A significant majority of American Gen Zers are concerned about climate change and see it as a very urgent problem. Considering that most Gen Zers are still in school or the early phases of their career, many are turning to jobs in climate change as fears that little else matters pervade.
With half of Americans saying they'd experienced extreme weather between April 2020 and April 2021, it's unsurprising to learn that Gen Zers are turning to climate change-minded careers en masse. Looking to do more than just alter their everyday habits and affect real and long-lasting change on the world's ecosystems, 76% of Gen Zers say that addressing the climate crisis is one of their biggest social concerns. Alongside concern is action, as US college administrators have noticed a rising tide in environmental-related degree enrollment. So much so that the University of Southern California has launched a Sustainability Across the Curriculum program designed to teach undergrads about how their degrees relate to sustainability.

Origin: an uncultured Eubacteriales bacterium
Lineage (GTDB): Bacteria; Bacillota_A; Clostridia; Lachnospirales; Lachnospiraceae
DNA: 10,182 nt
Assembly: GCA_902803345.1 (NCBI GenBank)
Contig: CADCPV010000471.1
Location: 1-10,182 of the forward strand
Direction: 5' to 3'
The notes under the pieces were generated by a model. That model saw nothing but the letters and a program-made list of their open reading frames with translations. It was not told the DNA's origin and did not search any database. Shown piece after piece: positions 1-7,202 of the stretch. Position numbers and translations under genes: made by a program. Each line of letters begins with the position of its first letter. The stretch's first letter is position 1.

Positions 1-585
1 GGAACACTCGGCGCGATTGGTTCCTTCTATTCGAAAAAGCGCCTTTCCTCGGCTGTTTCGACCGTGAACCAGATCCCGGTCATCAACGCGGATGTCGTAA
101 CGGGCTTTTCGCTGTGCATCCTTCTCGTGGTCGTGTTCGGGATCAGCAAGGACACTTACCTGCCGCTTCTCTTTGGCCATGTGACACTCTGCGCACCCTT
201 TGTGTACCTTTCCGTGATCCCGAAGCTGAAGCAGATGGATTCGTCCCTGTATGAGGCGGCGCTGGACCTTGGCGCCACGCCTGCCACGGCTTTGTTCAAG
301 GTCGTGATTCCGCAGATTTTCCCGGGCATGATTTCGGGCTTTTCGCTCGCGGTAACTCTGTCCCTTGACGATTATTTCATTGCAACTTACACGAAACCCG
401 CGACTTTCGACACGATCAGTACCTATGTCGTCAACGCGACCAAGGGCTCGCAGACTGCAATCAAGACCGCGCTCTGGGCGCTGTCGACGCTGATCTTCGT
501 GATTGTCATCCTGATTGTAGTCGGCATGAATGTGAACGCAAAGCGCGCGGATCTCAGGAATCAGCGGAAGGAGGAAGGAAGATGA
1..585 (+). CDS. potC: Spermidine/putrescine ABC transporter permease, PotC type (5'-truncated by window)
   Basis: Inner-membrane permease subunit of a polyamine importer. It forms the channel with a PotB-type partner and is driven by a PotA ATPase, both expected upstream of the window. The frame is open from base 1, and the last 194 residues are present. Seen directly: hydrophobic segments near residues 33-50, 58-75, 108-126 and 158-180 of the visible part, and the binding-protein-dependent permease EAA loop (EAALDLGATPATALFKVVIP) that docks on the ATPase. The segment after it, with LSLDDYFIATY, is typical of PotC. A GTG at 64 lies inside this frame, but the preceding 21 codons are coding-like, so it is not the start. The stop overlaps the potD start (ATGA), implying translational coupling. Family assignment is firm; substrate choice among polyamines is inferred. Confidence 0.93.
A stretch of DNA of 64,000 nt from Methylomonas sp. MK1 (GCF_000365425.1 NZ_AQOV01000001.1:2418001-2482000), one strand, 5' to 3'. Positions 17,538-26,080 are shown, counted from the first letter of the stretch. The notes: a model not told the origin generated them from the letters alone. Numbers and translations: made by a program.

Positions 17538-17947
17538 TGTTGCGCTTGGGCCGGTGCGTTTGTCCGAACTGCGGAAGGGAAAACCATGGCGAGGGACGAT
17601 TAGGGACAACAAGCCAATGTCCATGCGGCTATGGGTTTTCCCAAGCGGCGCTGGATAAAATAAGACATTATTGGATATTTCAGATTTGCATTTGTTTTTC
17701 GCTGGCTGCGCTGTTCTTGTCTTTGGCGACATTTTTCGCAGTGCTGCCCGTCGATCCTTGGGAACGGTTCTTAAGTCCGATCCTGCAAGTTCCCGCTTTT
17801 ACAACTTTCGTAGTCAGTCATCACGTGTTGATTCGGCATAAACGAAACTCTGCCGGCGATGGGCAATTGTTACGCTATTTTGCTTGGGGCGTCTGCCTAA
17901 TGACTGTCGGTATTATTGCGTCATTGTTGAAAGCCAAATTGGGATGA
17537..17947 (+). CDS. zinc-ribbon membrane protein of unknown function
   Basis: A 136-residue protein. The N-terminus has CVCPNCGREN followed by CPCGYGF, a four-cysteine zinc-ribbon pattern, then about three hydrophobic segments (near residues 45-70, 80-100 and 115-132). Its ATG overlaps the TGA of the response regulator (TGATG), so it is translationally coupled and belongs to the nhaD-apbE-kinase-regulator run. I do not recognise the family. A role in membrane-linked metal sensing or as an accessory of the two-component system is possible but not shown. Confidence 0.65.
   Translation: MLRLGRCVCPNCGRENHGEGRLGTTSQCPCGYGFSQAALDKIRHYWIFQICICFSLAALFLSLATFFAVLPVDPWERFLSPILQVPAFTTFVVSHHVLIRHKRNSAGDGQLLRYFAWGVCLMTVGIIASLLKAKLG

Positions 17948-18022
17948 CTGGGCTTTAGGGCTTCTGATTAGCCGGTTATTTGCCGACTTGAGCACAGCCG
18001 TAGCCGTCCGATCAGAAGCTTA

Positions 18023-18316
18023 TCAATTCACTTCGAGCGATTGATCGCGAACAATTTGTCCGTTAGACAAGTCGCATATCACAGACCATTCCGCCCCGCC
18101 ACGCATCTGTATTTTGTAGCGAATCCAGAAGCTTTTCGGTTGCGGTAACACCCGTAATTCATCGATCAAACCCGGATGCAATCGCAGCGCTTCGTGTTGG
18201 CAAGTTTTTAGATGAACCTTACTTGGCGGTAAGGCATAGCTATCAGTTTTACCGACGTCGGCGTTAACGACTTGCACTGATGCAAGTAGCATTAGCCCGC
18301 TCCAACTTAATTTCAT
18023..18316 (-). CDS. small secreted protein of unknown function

With the climate crisis a common topic across media streams like podcasts and brand advertisements, Gen Zers have gotten real when it comes to cutting down the value-action gap between sustainable ideas and practice. Although not fully adopted, the Green New Deal in the US advocates the idea of mass job opportunities through the creation of a greener economy, giving strength to the idea that seeking careers in sustainability is no longer fanciful, but instead one that makes sense personally and environmentally. For educators and employers, it's about showcasing new routes into sustainable employment, while also unveiling how more traditional degrees or backgrounds can intersect with creating positive environmental change.